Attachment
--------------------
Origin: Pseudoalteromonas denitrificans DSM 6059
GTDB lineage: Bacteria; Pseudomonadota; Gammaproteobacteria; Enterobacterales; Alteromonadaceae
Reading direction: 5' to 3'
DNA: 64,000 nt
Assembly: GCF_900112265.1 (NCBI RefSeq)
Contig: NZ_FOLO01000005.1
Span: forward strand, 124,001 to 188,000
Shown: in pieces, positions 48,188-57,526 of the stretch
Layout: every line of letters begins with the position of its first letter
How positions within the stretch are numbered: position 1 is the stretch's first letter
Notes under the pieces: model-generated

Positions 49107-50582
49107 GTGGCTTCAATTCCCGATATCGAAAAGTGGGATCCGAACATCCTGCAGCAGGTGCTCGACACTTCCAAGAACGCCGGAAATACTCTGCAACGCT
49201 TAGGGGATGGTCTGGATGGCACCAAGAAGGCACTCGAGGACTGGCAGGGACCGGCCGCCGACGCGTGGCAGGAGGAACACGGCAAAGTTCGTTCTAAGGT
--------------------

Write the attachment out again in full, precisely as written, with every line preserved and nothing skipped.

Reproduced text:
Origin: Pseudoalteromonas denitrificans DSM 6059
GTDB lineage: Bacteria; Pseudomonadota; Gammaproteobacteria; Enterobacterales; Alteromonadaceae
Reading direction: 5' to 3'
DNA: 64,000 nt
Assembly: GCF_900112265.1 (NCBI RefSeq)
Contig: NZ_FOLO01000005.1
Span: forward strand, 124,001 to 188,000
Shown: in pieces, positions 48,188-57,526 of the stretch
Layout: every line of letters begins with the position of its first letter
How positions within the stretch are numbered: position 1 is the stretch's first letter
Notes under the pieces: model-generated

Positions 49107-50582
49107 GTGGCTTCAATTCCCGATATCGAAAAGTGGGATCCGAACATCCTGCAGCAGGTGCTCGACACTTCCAAGAACGCCGGAAATACTCTGCAACGCT
49201 TAGGGGATGGTCTGGATGGCACCAAGAAGGCACTCGAGGACTGGCAGGGACCGGCCGCCGACGCGTGGCAGGAGGAACACGGCAAAGTTCGTTCTAAGGT